Hear Original Cure Drummer Explain How Punk Changed Band
A founding member of the Cure – drummer and keyboardist Lol Tolhurst, who played with the group in 1976 and stayed with them through 1988 – chronicles his history with frontman Robert Smith in the upcoming book Cured: The Tale of Two Imaginary Boys. He also read the book for an audiobook version of the release via Audible, which will come out simultaneously with the print edition on October 11th.
In an audio excerpt, Tolhurst recalls how the group bonded over seeing the punk group the Stranglers live at a time in the late Seventies when things seemed stale creatively. He recalls a band practice where he, Robert and bassist Michael Dempsey were hanging out as he leafed through the music magazine Melody Maker. Tolhurst spotted an ad for the gig and offered to buy the band tickets as a tradeoff so he wouldn't have to drive.
It was at the show, the drummer says, where the group found some much needed inspiration. "When we got there, it was full of all the London punks we had heard about and seen on TV and in the newspapers but never in the flesh – spiked-up hairdos and safety pins everywhere!" he recalls. "Robert and I pushed our way through the assorted punky types to the front. … I saw the look of wonder on Robert's face. 'This is more like it!' I shouted over the loud music. We had found a place to start from. We could see a way to get out of the drab environs of Crawley and make real music that was exciting and alive, right here, right now."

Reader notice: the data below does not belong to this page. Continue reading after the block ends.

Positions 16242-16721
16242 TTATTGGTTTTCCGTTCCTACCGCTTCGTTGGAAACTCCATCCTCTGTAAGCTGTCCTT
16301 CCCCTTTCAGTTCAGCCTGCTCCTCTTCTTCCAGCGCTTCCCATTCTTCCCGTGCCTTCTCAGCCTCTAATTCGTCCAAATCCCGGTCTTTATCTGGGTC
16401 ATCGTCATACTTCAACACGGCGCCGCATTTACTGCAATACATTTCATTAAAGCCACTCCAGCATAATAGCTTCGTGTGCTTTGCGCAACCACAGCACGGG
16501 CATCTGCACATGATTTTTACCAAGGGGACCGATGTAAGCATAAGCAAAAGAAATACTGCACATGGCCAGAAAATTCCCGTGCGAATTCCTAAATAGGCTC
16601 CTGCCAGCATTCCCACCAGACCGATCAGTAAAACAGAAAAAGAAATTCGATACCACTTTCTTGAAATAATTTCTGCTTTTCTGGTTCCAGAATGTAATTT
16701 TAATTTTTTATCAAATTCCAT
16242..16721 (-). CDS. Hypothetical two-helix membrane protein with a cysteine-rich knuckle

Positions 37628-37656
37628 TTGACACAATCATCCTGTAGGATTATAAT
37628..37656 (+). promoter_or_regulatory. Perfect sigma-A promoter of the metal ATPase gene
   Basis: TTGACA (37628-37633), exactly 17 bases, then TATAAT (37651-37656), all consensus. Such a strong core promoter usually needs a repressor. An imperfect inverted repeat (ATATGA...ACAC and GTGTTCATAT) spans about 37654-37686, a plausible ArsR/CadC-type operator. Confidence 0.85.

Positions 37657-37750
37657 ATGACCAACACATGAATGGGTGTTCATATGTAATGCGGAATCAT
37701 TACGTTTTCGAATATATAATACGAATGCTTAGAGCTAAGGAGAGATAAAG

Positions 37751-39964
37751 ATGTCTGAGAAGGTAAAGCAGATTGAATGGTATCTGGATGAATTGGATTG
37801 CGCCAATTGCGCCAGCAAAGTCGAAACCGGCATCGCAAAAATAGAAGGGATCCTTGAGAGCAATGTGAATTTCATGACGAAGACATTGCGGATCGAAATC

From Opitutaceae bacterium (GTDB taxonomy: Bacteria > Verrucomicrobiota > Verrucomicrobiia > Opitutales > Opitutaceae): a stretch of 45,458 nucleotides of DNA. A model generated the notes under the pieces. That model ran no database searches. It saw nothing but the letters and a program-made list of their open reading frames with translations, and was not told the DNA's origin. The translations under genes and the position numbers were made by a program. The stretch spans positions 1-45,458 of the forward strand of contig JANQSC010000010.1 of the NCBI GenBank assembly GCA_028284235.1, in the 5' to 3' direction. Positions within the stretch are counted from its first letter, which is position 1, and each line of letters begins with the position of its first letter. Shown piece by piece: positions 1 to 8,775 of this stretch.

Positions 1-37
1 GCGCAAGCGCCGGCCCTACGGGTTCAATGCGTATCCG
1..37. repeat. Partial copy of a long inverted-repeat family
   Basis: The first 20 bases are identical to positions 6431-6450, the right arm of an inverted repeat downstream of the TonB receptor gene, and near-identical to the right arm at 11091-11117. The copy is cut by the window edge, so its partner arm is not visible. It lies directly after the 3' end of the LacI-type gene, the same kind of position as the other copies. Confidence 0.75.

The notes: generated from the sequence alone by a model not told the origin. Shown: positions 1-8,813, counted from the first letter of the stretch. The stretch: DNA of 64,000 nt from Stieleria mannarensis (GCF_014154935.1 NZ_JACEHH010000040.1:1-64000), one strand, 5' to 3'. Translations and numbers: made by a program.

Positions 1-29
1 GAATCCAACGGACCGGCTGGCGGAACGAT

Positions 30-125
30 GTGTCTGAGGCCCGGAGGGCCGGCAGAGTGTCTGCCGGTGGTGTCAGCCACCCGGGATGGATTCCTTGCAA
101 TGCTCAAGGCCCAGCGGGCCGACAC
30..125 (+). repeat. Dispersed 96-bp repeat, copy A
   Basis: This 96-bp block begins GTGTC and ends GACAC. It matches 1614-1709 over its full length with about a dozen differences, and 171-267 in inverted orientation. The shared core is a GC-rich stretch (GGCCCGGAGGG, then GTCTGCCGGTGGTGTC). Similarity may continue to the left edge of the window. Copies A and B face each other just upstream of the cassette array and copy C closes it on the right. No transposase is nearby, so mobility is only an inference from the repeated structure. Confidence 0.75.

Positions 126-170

Earlier this month, Rolling Stone included the book on its list of "must-read music tell-alls."
Tolhurst will be promoting the release with a book tour around the U.S. in October and November. He has listed the dates, as well as the nature of each event (whether it's a Q&A session, a signing, an after-party or a DJ set) on his website.